The Quote Garden ™
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Quotations about Summer
Welcome to my page of quotations about the season of summer. Here in Phoenix, summer is not the time to get outside that it is in many other areas — for us it's a time to stay indoors and hope that the air conditioner keeps working. —ღ TerriMore Season Quotes: gardendigest.com
To see the Summer Sky
Is Poetry, though never in a Book it lie –
True Poems flee –
~Emily Dickinson, c. 1879
Ah, summer, what power you have to make us suffer and like it. ~Russell Baker, as quoted in Think (IBM), 1970
A perfect summer day is when the sun is shining, the breeze is blowing, the birds are singing, and the lawn mower is broken. ~James Dent, in The Charleston Gazette, as quoted in The Reader's Digest, 1994
Summer set lip to earth's bosom bare,
And left the flushed print in a poppy there:
Like a yawn of fire from the grass it came,
And the fanning wind puffed it to flapping flame...
I question not if thrushes sing,
If roses load the air;
Beyond my heart I need not reach
When all is summer there...
~John Vance Cheney, "Love's World"
Oh! the Summer Night
Has a smile of light,
And she sits on a sapphire throne...
~Barry Cornwall (Bryan Procter)
God's gifts are measureless, and there shall be
Eternal summer in the grateful heart.
~Celia Thaxter, "A Grateful Heart"
Princess, what though we suffer? Sun and skies
And green trees' beauty make our cares seem small;
Boon that no Esau sells, or Crœsus buys,
The golden summer-time, is over all.
~Percy Reeve, "A Ballade of Summer-Time," Love & Music, 1883
Deep summer is when laziness finds respectability. ~Sam Keen, as quoted in Forbes, 2006
All through the long hot lazy summer day
The whole wide earth lies drowzing in the sun:
The level fields of ripened yellow wheat
Are motionless, drugged by the golden heat:
The listless bumble bees all aimless stray,
Content to buzz, and leave their tasks undone.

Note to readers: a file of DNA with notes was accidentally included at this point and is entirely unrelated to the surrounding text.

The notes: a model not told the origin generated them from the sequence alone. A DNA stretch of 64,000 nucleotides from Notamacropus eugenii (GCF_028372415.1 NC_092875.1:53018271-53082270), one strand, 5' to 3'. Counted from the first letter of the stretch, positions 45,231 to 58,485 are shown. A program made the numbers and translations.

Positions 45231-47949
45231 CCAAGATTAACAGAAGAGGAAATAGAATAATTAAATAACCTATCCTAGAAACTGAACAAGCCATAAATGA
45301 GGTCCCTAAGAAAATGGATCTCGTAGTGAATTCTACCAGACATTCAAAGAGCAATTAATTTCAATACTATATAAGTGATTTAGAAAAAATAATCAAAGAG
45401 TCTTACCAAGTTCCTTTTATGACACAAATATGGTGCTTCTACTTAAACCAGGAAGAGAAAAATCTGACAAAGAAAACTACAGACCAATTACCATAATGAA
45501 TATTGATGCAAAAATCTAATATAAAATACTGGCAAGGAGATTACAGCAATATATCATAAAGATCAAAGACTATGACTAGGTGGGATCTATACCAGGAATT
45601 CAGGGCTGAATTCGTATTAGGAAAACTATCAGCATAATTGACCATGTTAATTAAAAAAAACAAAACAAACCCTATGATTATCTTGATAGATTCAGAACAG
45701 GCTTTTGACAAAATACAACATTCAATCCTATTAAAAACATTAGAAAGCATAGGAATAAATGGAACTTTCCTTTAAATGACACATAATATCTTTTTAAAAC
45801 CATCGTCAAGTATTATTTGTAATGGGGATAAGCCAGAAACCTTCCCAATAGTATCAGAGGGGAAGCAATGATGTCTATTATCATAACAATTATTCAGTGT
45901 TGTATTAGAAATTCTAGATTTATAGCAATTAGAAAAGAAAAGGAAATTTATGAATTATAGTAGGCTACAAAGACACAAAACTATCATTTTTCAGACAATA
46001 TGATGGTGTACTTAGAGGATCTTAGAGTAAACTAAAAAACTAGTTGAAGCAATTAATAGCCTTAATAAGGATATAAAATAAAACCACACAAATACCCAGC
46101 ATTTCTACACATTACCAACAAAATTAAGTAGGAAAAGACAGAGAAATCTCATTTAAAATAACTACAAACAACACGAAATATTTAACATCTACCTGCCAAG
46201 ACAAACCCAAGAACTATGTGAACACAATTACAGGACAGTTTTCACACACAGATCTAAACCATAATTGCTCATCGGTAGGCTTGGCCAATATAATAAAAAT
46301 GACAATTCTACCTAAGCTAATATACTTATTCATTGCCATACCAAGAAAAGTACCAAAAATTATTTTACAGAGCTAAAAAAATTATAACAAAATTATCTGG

Under the chestnut trees the cool shades lie,
Making a dim spot fit for men and gods.
Like Lotus-eaters, idling the hours away,
All through the long hot lazy summer day,
Content to drift and let the world go by
We drift. The world goes by—and whats the odds!
~Jean Wright, "Mid-Summer"
Summer has set in with its usual severity. ~Samuel Taylor Coleridge, 1826
People don't notice whether it's winter or summer when they're happy. ~Anton Chekhov, 1898
In winter I get up at night
And dress by yellow candle-light.
In summer, quite the other way,
I have to go to bed by day.
I have to go to bed and see
The birds still hopping on the tree,
Or hear the grown-up people's feet
Still going past me in the street.
And does it not seem hard to you,
When all the sky is clear and blue,
And I should like so much to play,
To have to go to bed by day?
~Robert Louis Stevenson, "Bed in Summer," A Child's Garden of Verses, 1885
One benefit of summer was that each day we had more light to read by. ~Jeannette Walls, The Glass Castle, 2005
A life without love is like a year without summer. ~Swedish proverb
Press close, bare-bosomed Night! Press close, magnetic, nourishing Night!
Night of south winds! Night of the large few stars!
Still, nodding night! Mad, naked, Summer Night!
Do what we can, summer will have its flies... ~Ralph Waldo Emerson, 1841
Youth and love and a summer day—
What fairer gifts could the gods bestow?
Ah, could the golden time but stay,
Of youth and love and a summer day!
~Jean Wright, "The Golden Time"
...the drowsy hum of crickets and other sleepy sounds of the summer day... ~Gerald Raftery (1905–1986), Gray Lance, 1950
Heat, Ma'am!... it was so dreadful here, that I found there was nothing left for it but to take off my flesh and sit in my bones. ~Sydney Smith, memoir by his daughter Lady Holland
Rest is not idleness, and to lie sometimes on the grass under the trees on a summer's day, listening to the murmur of water, or watching the clouds float across the blue sky, is by no means waste of time. ~John Lubbock, "Recreation," The Use of Life, 1894
There is no price set on the lavish summer,
And June may be had by the poorest comer.
~James Russell Lowell, The Vision of Sir Launfal, 1848
Summer afternoon — summer afternoon; to me those have always been the two most beautiful words in the English language. ~Henry James (1843–1916), as quoted by Edith Wharton, A Backward Glance, 1934